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Potential tropical threat to track across Atlantic this week

While the Gulf Coast continues to deal with the devastating impacts of Harvey, it is time for the country’s emergency managers to set their sights on the next potential tropical threat.

Far across the Atlantic, just west of the Cabo Verde Islands, an area of thunderstorms is showing promising early signs of significant organization.

“There has been an increase in thunderstorm activity with this tropical wave, a sign that a tropical depression or tropical storm could form soon,” said AccuWeather Meteorologist Brian Thompson.

93L AVN 8/30

Invest 93L swirls over the Cabo Verde Islands early Wednesday, Aug. 30, 2017. (Photo/NOAA Satellite)

Between the Caribbean and mainland United States, and this system - dubbed Invest 93L - there is little to stop it from undergoing strengthening.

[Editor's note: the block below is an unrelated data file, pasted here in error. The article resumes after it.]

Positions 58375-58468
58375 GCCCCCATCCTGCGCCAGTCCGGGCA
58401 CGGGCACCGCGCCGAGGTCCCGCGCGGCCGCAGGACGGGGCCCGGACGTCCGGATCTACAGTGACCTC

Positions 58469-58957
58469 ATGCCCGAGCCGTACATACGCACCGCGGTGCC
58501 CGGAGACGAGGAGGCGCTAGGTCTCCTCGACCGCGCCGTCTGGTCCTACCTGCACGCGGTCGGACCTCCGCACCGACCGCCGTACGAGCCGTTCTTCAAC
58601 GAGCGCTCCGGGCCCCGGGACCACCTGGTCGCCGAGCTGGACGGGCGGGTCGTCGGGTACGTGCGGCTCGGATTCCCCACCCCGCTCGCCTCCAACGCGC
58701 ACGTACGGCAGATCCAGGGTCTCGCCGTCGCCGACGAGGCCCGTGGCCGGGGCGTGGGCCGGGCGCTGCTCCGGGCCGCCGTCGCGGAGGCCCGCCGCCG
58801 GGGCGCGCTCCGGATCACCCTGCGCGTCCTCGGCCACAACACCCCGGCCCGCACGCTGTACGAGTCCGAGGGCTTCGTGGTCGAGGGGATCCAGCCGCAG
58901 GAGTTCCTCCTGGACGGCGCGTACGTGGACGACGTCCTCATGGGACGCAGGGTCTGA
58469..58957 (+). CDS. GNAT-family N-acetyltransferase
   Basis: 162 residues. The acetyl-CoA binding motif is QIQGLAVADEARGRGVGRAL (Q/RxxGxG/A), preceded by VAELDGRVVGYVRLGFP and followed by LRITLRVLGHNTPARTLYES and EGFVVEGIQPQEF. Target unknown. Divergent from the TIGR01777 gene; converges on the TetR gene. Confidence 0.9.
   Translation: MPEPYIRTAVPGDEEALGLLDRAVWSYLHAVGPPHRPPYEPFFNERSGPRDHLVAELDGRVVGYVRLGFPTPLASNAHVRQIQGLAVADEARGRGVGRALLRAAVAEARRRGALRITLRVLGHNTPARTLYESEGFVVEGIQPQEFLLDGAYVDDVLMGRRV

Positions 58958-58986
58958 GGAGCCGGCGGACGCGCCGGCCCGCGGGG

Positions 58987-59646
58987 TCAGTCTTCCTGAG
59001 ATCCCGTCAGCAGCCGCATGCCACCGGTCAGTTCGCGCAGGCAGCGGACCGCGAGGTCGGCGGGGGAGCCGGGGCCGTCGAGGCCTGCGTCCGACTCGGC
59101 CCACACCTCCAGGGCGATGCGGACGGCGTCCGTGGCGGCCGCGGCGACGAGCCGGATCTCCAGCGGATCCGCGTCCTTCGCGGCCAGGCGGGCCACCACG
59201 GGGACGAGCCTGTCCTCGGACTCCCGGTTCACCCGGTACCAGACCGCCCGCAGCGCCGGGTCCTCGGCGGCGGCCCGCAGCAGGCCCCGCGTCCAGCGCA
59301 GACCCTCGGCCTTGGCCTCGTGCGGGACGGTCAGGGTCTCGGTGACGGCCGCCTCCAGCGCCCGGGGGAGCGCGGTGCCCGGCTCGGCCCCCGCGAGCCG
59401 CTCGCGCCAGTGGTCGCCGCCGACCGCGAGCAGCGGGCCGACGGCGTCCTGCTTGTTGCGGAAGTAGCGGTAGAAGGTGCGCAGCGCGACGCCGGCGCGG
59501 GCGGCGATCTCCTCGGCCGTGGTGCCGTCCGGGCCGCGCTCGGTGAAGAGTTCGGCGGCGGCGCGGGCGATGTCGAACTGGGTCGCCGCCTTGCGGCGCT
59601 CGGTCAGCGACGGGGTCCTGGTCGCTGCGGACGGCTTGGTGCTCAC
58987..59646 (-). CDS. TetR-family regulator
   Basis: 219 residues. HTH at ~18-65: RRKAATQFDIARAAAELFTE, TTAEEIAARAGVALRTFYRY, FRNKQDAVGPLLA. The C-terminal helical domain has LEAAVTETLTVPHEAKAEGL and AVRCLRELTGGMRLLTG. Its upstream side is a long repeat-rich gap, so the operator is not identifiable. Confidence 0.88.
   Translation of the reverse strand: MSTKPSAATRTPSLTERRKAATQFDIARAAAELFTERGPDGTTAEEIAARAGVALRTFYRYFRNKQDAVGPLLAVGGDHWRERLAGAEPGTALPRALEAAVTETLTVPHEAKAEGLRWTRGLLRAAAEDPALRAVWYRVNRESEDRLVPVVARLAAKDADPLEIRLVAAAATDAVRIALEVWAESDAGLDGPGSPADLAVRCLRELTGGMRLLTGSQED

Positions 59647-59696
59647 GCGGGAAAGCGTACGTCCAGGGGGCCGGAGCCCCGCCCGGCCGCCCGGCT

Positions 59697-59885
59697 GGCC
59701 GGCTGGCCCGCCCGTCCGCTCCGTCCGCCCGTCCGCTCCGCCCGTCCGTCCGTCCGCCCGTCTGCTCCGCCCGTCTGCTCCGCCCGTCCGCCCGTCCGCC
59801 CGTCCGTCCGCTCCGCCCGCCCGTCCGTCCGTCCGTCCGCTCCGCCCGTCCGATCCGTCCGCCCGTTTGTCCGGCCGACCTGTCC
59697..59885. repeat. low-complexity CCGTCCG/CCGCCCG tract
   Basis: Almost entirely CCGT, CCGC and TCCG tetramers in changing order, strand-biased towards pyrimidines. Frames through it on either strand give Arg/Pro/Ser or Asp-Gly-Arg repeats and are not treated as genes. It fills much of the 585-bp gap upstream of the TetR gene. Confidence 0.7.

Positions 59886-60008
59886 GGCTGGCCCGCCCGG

While 93L certainly could form into a powerful and destructive storm as it barrels towards the Americas, it will take several days for the system to make its trek across the Atlantic Ocean.

“The system will track basically due west over the open Atlantic for much of the next five to seven days,” Thompson said.

During this time, plenty of atmospheric factors will come into play to determine its path.

Possibilities range from a landfall on the Windward Islands in the eastern Caribbean to the coastal Carolinas and the island nation of Bermuda - and everything in between.

“On the current expected track, it will pass close to the Leeward Islands, Puerto Rico and Hispaniola around the middle of next week,” said Thompson.

Conditions are favorable for tropical development throughout the central Atlantic, heightening the threat of significant strengthening as this system approaches the U.S.

“At the very least, there will be an increase in surf starting early next week,” Thompson said.

Residents who live along the East Coast or have interests in the Caribbean Sea should take time to review emergency procedures and make sure they are prepared for extreme tropical conditions.